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If you go with SalesForce, you better be in it for the long haul. Even if you sign up for quarterly billing, there is no way to cancel. The minimum contract length is one year, and even if you decided that you don't like after 2 months, you will have to pay for the remaining 10 months.


Because the investors would not be happy. To SalesForce, investors are more important than customers. I quote one of their sales reps:

"I understand your frustration and wish that there was more that I could do. I'm sure you can appreciate that you are not the only company who has asked us for special consideration to get out of a contract early. However, as a public company our auditors and investors would not be happy if we granted this wish to you and other companies who are requesting to back out of their commitment. This hurts our company as well when contracts are not fulfilled and ultimately renewed. "

I think this sums it up pretty nicely. We will definitely never use their services anymore, as we now have to pay for their service for another 9 months even though we're not using it.

Well, at least the investors are happy.

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  • Om
      13th of Sep, 2009
    0 Votes

    I just posted the following comment on another complaint, without realising that there was a complaint identical to the issue that we are facing! Just for completness:

    I am having difficulties with cancelling my existing contract. While I cannot shy away from the fact that we should have in hindsight read the small print, for all practical purposes - not many people do (credit cards anyone?).

    I think it's only fair that a firm that so clearly advertises itself on providing access on a per month, per user basis should allow it's customers to exit on a per user, per month basis.

    I've written a little more about this issue on my blog -

    If I can't get a refund, can I sell my license?

  • Za
      7th of Jun, 2010
    -1 Votes

    Agreed. is the worst! No only do you have to read the fine print, but you have to assume that they will enforce every last comma and period, even (or especially) since their product and service are so abyssmal.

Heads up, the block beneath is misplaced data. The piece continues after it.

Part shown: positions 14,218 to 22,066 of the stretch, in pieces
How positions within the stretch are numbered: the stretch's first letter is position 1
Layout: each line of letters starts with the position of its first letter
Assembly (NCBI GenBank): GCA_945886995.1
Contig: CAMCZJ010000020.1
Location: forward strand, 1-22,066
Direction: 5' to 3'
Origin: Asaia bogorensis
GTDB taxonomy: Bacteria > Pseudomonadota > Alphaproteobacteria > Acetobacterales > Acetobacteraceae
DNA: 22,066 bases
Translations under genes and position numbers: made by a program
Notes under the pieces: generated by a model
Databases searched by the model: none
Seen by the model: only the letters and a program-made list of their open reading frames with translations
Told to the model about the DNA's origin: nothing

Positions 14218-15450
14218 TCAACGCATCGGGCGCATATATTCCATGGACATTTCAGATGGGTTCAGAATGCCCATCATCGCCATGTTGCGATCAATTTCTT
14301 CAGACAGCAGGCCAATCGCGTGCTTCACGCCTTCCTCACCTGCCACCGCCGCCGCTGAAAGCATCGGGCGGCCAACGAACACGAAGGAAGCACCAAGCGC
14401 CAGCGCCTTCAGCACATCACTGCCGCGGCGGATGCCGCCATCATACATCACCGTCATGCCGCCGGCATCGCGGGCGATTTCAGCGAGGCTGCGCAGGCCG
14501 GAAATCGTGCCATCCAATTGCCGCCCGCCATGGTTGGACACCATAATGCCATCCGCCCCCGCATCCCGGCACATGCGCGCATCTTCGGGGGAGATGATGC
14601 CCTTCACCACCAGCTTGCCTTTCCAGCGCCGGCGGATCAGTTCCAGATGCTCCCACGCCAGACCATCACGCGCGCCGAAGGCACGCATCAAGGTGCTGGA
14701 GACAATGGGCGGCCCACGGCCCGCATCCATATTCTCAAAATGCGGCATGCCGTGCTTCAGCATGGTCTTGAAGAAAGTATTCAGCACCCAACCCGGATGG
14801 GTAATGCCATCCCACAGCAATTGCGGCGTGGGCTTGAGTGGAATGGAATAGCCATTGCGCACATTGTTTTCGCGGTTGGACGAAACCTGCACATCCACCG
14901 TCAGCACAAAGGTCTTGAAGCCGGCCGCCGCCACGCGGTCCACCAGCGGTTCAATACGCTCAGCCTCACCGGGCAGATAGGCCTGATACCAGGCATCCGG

We also tried to get out of our contract at the very beginning (within a few days of signing). They held our feet to the fire, implying a lawsuit if we tried to cancel. That was over two years ago. We stuck with this very expensive, very user-unfriendly system until our contract was up. But then it got even worse! Our newest sales rep (our third or fourth in two years) said that we didn't have to renew, and would go on a month-to-month basis. I said that would work while we looked for a replacement CRM. Next thing I knew, they charged our credit card for the next 6 month period. I called asked for an explanation of the charge. I got and invoice and a new contract. I explained that we hadn't agreed to that, but were expecting a month-to-month basis. He then explained that they didn't actually have monthly billing, only quarterly. The renewal contract had an expiration date three years in the future. I emailed back saying we weren't going to sign a new 3-year contract. He said "You aren't singing a new contract" (his exact words). I mistakenly took that to mean that we weren't signing a new contract. What he meant was that if we did not sign a new contract, the terms of our old contract remain in place. Several months of going back and forth (after cancelling completely and finding a new vendor) and now they are using the "sorry, but we can't backdate anything, we have to enforce our contracts or the investors will be unhappy" line of reasoning. If I was an investor, I would be very unhappy that their short-sightedness in product quality and customer service will be the ruin of the company in the long-term. With, you can't assume that fair and reasonable will prevail. You have to assume their one-sided contract will prevail.

    Only CRM vendors with great products and great customer service ALL have month-to-month arrangements with their customers. None of the good providers require long-term contracts because they don't need to: customers love the product so much that they stick with it for years. Salesforce is definitely NOT in that category.

    Run, don't walk, away from

  • Ho
      4th of Dec, 2012
    0 Votes

    Did you find a way to deal with the unfair corporate bullying from Salesforce...I can't believe they get away with it...can't we refer to an ombudsmentor something, or have you heard of anyone taking them to small claims court to challenge the contract...

  • L8
      10th of Jan, 2013
    0 Votes

    Curious to know exactly how you all got out of the saleforce contract? We haven't even used a service we thought we would need and they won't budge on contract. Why should we pay for something we are not using and never have used? There has to be a way to get out of this. Any suggestions? They are bullies!

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